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Life on the "Barbie"

Sydney Harbor

No, not the doll. The backyard grill.

 

Used to be that Australians were best known for that iconic Tourism Commission commercial where Crocodile Dundee promised Americans to "slip a shrimp on the barbie." Today, it's the Australian people themselves who are getting broiled.

 

Bushfires, as they're referred to Down Under, have been raging across the country for months, fed by a severe, ongoing drought, high winds, and summer temperatures in excess of 100 degrees Fahrenheit. As many as 140 fires have been blazing in the past few days. Six lives and more than 700 homes have been lost. A megafire north of Sydney—"it's too big to put out"—that has been burning since early November, has transformed the "Emerald City" sky into an unhealthy and depressing palette of orange and gray and ocher.

 

This unfolding disaster is happening in a country whose government is in the same state of denial about climate change as the Trump administration. Prime Minister Scott Morrison has suggested that some types of climate change demonstrations should be outlawed, and has refused to meet with firefighters who are desperate for more resources to battle the flames.

 

As reservoirs run dry in Australia, and tough water restrictions are imposed, we can be thankful that according to our president, we have nothing to worry about over here, other than our need to "flush the toilet 10 times, 15 times, as opposed to once."

 

Taking a short break from hurling invective about the impeachment inquiry, the noted germophobe-in-chief elaborated on his concerns by saying, "You go into a new building or a new house or a new home and they have standards, only you don't get water. You can't wash your hands practically, there's so little water comes out of the faucet. And the end result is you leave the faucet on and it takes you much longer to wash your hands…They end up using more water. So (the) EPA is looking at that very strongly at my suggestion."

 

Presumably our president's suggestion is to roll back regulations on low-flush toilets and controlled-flow faucets. Sadly, arguing for our use of more water on an increasingly water-starved planet, doesn't reach the standard of a high crime or misdemeanor. It's merely inane and shortsighted, but what else is new?

 

            Breaking NewsTime has named Greta Thunberg as their "Person of the Year." More on that next week.

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In Case You're Missing It...

Our Man in Appalachia

The media's attention is focused on Washington, where the impeachment hearings are entering a new phase, and on London, where the 70th anniversary of the NATO alliance is being celebrated, affording the president yet another opportunity to hobnob with the queen, as well as to be ridiculed by our European allies and depart in a huff. (There was no hobnobbing with Boris Johnson, at his request, or with Prince Andrew, a man the president seemingly "doesn't know.")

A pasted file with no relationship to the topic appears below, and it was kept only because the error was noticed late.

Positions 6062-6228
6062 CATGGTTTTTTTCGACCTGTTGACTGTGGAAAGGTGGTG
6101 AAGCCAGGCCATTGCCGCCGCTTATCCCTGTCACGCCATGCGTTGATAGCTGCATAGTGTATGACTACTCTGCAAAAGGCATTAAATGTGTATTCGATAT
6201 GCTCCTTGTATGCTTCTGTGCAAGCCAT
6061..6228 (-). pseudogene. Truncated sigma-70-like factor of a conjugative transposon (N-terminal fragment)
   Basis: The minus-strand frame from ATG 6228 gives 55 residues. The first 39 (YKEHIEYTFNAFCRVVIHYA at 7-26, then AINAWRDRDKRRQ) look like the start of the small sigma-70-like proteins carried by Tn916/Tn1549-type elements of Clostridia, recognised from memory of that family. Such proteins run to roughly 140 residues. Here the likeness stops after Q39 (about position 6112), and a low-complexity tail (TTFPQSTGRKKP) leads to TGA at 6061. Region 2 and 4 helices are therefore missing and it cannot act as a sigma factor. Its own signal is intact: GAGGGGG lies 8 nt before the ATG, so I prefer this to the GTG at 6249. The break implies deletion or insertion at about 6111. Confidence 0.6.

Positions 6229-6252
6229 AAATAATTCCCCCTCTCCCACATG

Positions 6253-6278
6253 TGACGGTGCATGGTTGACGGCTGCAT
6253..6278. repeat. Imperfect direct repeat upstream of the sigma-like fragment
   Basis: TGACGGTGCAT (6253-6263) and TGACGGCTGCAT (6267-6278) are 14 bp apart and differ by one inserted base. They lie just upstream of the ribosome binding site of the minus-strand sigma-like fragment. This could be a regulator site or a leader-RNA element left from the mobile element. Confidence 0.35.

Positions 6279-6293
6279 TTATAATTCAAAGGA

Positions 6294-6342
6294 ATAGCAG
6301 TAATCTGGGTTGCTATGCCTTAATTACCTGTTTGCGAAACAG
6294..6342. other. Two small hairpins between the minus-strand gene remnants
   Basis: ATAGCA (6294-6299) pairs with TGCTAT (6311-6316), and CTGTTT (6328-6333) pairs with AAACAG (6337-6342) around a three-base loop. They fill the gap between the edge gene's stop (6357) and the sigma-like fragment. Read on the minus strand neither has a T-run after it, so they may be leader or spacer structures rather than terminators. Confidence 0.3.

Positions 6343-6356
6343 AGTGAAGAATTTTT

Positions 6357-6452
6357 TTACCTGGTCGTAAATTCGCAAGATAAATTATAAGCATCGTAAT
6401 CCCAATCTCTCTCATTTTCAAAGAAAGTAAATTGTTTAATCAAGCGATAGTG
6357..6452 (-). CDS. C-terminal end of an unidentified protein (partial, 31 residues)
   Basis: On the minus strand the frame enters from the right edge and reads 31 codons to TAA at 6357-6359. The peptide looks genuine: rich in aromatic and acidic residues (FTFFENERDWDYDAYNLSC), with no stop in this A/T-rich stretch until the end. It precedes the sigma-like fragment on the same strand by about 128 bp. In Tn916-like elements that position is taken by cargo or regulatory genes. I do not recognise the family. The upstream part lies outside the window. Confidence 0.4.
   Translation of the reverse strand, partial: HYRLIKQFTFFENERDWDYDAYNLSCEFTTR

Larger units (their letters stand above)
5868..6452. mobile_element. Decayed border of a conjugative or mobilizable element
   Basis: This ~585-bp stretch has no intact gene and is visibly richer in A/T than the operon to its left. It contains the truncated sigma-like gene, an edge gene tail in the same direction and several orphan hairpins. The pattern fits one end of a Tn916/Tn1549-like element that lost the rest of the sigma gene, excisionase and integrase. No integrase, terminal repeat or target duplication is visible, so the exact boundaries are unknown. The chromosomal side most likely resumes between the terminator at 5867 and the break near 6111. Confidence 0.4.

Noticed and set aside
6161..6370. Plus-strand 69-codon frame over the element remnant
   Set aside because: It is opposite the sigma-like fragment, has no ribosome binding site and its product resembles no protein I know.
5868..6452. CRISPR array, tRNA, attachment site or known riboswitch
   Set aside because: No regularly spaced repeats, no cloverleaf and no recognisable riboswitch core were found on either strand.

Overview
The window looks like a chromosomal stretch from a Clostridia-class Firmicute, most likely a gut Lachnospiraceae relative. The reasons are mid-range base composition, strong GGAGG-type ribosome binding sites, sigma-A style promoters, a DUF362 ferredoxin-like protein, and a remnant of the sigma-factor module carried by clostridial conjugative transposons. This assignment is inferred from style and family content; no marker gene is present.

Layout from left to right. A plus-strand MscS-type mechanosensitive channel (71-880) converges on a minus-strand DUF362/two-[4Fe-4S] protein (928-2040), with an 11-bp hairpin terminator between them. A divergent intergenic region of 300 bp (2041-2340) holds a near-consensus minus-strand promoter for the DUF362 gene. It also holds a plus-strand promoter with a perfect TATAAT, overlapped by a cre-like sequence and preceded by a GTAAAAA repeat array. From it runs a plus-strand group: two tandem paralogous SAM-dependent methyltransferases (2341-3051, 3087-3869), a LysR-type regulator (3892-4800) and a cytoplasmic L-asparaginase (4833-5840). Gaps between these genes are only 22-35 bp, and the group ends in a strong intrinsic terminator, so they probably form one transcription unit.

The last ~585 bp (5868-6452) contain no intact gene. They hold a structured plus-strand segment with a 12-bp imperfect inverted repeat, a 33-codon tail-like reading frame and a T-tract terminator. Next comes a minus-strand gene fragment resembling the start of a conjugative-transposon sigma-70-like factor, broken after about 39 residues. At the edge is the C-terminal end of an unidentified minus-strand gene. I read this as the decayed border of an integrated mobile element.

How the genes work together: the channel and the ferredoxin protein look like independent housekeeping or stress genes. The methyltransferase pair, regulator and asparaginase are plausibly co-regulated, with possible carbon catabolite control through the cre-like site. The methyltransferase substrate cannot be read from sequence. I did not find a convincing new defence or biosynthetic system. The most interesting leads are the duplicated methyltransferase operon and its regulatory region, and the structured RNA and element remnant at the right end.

Lost in the shuffle is the far less entertaining current meeting in Madrid. More than 50 world leaders—our president not among them—are gathering for the 2019 United Nations Climate Change Conference, running from December 2 to December 19. The conference comes on the heels of the latest annual UN climate change assessment, which states, "The summary findings are bleak."

 

According to the report, global greenhouse gas emissions have grown by 1.5 percent per year over the past decade. The report warned that to avoid the worst effects of climate change by 2050, such as more intense droughts, stronger storms, and widespread population migration and hunger, emissions must decline by 7.6 percent every year from 2020 onwards. This formidable challenge was summed up by the UN Secretary-General at the opening ceremony in Madrid—the planet is "close to a point of no return."

 

Much to the surprise and chagrin of the Republicans in Congress, the Democrats are finding time to tend to important business beyond the "star chamber" proceedings of the House Intelligence and Judiciary Committees. House Speaker Nancy Pelosi flew to Madrid to tell the world, "By coming here we want to say to everyone we are still in, the United States is still in," and that, "Our delegation is here to send a message that Congress's commitment to take action on the climate crisis is iron clad." Brave words, but Article Two of the Constitution is broad and contentious, and it's unlikely that the House, by itself, would have the power to override the dictates of a short-sighted Chief Executive.

 

Do you suppose it's merely a coincidence that our president took the formal step to remove the United States from the Paris climate accords, effective November 4, 2020. FYI, election day is November 3. Beware the possibility of the "first major accomplishment of the second Trump administration."

 

So there's a lot more at stake in the ongoing impeachment proceedings and the upcoming election—for the senate as well as the presidency—than whether the current sizable derriere will continue to hold court in the oval office. The results could potentially determine the fate of the planet.

 

                                        - For those of you who are wondering, we ate the last of 2019's tomatoes yesterday, December 3.                                            Not as good as warm off the vine, but far tastier than store-bought.

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Is Venice Drowning?

Why are they smiling?

Photo: The Atlantic

Do you need to ask? Venice, "La Serenissima", is no longer so serene. In fact, between the increased frequency of the aqua alta or extreme high tide, the hordes of smiling, carefree tourists who descend on the city every day, and the prospect of rising sea levels brought on by climate change, the city is in a state of crisis, currently and permanently.